As Dion Waiters and his crew hung out at a South Philly diner back in April, the topic of conversation eventually swung to what type of player Dion would resemble in the pros. I was there writing a profile for Dime; when asked my opinion, I offered up Latrell Sprewell, which I meant as a compliment. Like Spree, Dion is a tough defender, a good shooter, intense on the court and explosive to the rim.
Dion’s brow furrowed as he considered that for a minute.
Then somebody brought up Dwyane Wade, and Dion’s eyes immediately lit up.
That Dion identified far more with one of the singular stars of his era in Wade obviously isn’t a slight to Sprewell, who also played a bit before Dion’s time. It only speaks to the high standard he holds himself to, and his determination to reach the outer limits of his potential.
“I’m coming for whoever’s got the No. 1 spot,” Waiters told me later. “I don’t just want to say I made it to the NBA. I want to be an All-Star, I want to win championships, I want to win defensive awards, MVP â€“ I want to win every award possible.
“And that’s my main thing. I don’t just want to be another NBA player, I want to be somebody.”
He appears to be on his way. No player’s stock has improved more during the run-up to the draft than Dion’s has. Long said to have received a promise in the lottery, Dion shut down his individual workouts, yet his draft projection skyrocketed from the mid-20’s back in the winter all the way to where Yahoo! reported late last night that he might be considered by the Cavs at No. 4.
There’s so much talk about measurables â€“ vertical leap, wingspan, sprint time, height without shoes. And all those statistics have their place, but there are certain ingredients for success that you can’t time with a stopwatch or evaluate with a tape measure. A player needs the requisite physical attributes and on-court skills, but when it comes down to it, you also need the focused mentality to put it all together.
I could tell you Waiters was one of the finest perimeter defenders in the country last year. Or I could tell you how he’s determined to show his mom that her support and guidance over the years has paid off.
“There were times when I wanted to give up,” Dion said about his difficult first year at Syracuse. “But my mom was there saying, ‘Don’t let nobody win.’ Just strong words from a person like herself, that gave me that much more firepower to go out and prove everybody wrong. I saw what she went through to help get me to the position I am.”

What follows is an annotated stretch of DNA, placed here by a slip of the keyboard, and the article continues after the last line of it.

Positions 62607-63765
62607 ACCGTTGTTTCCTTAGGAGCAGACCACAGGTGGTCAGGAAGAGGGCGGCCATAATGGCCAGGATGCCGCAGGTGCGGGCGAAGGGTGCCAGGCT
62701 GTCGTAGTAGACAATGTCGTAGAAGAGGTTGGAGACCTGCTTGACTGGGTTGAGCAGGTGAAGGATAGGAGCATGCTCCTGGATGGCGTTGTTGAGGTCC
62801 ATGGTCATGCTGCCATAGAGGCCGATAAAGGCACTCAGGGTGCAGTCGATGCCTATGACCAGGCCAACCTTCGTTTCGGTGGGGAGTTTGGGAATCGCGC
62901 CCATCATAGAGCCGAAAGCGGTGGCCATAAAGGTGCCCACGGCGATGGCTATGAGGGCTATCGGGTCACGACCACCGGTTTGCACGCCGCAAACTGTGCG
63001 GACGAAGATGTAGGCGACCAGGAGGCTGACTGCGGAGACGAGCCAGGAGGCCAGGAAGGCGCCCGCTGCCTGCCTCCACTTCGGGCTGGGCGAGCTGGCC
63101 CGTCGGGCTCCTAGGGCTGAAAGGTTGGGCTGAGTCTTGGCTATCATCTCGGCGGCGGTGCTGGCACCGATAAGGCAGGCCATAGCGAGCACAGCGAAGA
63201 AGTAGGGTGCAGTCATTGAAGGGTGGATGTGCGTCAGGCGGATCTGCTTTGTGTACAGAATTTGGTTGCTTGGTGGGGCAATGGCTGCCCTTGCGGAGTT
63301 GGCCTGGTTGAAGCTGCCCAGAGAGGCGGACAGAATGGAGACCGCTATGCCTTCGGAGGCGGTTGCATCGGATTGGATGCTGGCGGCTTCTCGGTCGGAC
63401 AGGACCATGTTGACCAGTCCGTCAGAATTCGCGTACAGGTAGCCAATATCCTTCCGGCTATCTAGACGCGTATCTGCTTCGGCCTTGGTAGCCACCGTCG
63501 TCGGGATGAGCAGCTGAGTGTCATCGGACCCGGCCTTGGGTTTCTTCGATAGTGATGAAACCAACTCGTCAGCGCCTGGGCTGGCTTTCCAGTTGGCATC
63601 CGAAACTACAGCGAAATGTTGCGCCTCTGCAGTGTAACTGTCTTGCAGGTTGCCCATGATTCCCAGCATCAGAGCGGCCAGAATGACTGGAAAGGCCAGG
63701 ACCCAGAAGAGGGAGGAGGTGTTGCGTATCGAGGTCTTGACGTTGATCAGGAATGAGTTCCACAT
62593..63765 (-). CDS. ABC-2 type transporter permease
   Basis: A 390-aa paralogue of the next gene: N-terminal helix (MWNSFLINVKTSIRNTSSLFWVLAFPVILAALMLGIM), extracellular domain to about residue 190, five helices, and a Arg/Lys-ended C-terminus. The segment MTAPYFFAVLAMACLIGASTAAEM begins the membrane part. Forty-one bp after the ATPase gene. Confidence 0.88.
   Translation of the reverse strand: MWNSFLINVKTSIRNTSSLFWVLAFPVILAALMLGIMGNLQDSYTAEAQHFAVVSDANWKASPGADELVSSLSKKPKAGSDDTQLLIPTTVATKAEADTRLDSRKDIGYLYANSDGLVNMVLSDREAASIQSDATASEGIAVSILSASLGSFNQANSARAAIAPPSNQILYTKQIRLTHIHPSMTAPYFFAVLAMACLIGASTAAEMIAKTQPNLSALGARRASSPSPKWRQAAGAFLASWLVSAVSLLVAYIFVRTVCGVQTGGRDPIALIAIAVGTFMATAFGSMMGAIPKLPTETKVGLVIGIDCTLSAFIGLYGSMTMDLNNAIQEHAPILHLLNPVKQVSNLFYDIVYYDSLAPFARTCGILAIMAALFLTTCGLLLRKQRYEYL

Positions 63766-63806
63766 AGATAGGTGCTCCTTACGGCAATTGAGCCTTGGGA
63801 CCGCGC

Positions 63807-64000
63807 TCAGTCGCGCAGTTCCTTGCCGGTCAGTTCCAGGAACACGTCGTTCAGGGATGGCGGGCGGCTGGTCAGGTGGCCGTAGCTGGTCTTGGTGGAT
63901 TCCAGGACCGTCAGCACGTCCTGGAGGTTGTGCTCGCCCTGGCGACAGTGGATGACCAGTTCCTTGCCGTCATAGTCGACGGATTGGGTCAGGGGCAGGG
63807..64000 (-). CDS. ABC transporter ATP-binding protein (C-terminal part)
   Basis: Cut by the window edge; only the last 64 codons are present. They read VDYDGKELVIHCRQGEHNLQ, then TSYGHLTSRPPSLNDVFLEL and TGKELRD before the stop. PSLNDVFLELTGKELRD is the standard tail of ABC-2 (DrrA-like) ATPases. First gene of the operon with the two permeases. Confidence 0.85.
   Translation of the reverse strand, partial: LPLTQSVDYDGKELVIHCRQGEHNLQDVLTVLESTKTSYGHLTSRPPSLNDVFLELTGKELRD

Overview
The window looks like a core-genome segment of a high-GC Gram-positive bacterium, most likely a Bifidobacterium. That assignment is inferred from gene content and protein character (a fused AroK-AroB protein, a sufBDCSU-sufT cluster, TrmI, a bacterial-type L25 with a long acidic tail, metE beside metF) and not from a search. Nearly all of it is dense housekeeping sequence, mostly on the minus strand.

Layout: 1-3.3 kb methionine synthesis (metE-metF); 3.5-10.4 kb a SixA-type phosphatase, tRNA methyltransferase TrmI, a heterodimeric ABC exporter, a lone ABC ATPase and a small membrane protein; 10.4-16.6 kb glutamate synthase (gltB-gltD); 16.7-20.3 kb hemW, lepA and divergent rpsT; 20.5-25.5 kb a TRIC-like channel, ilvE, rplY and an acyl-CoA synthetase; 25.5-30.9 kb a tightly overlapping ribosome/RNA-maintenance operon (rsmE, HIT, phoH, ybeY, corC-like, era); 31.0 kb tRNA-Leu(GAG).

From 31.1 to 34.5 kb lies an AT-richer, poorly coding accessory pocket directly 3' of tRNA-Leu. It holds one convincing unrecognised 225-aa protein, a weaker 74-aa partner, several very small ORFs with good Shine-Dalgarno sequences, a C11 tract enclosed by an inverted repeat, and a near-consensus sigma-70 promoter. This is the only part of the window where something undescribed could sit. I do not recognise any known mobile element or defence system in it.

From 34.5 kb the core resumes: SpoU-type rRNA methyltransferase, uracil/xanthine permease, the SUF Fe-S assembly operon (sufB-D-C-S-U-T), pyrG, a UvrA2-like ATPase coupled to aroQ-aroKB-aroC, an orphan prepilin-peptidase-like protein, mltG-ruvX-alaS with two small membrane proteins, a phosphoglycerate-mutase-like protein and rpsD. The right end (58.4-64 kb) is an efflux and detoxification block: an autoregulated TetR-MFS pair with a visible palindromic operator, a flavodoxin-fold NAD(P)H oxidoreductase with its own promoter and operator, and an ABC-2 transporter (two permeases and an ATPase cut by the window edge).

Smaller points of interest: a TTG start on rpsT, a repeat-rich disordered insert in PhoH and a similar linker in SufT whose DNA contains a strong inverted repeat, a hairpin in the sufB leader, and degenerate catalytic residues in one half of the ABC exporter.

I could tell you about Waiters’ ability to get in the lane and get to the line. Or I could tell you how he plans to honor those he’s lost along the way â€“ his best friend and several cousins â€“ with his own success.
“It’s just motivation,” Dion said. “It’s just something where I wake up every day with that on my mind. It just makes me want to go get after it, every day, and just work that much harder.”
I could tell you how lethal Waiters is on a pick and roll and a fast break. Or I could tell you how convincing he is when he says nobody in his path intimidates him.
“Nobody,” Dion said. “I mean, I’m from Philly, man. Honestly, I don’t think there’s a tougher city than this. Growing up, I saw a lot. At the end of the day, we’re all the same. We all bleed the same. We all breathe the same. So at the end of the day, I fear no one.”
The simultaneous beauty and frustration of the NBA Draft is the uncertainty of the whole endeavor. Except for a select few, there’s little way to know for sure how good anyone will really be in the long run. If there were, there wouldn’t have been Darkos, Odens or Kwames, and Kobe would have gone a lot higher than 13th.
But after watching Dion work out like a demon and hearing him discuss his various motivations, I have to believe his competitive drive gives him a leg up on other players who might coast on their God-given talents or reputation, expecting to reap rewards before they’ve been earned.
Depending on where he ends up, Waiters might have to begin his career as a high-volume defense and energy guy off the bench, a role similar to the one the Knicks cast Iman Shumpert in last season. That assignment wouldn’t be foreign; Dion thrived as a sixth man for Syracuse.
And yet, if Dion ends up being more than that right off the bat, it wouldn’t be all that surprising. He’s got natural talent, he’s battle-tested, he has a certain star quality and he has the dual gifts of determination and self-confidence.
“You only get one opportunity,” Dion told me in April, “and I’m going to take full advantage of mine.”
By any measure, I’m not inclined to doubt him.
Where do you think Waiters will be drafted?
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